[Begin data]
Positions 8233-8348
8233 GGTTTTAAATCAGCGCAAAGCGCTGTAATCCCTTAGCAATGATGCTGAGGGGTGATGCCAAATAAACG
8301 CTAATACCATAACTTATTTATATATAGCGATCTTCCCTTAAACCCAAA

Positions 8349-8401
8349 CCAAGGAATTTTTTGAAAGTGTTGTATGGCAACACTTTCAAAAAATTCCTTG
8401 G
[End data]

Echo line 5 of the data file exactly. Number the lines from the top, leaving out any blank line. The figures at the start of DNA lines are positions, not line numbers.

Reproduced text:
8349 CCAAGGAATTTTTTGAAAGTGTTGTATGGCAACACTTTCAAAAAATTCCTTG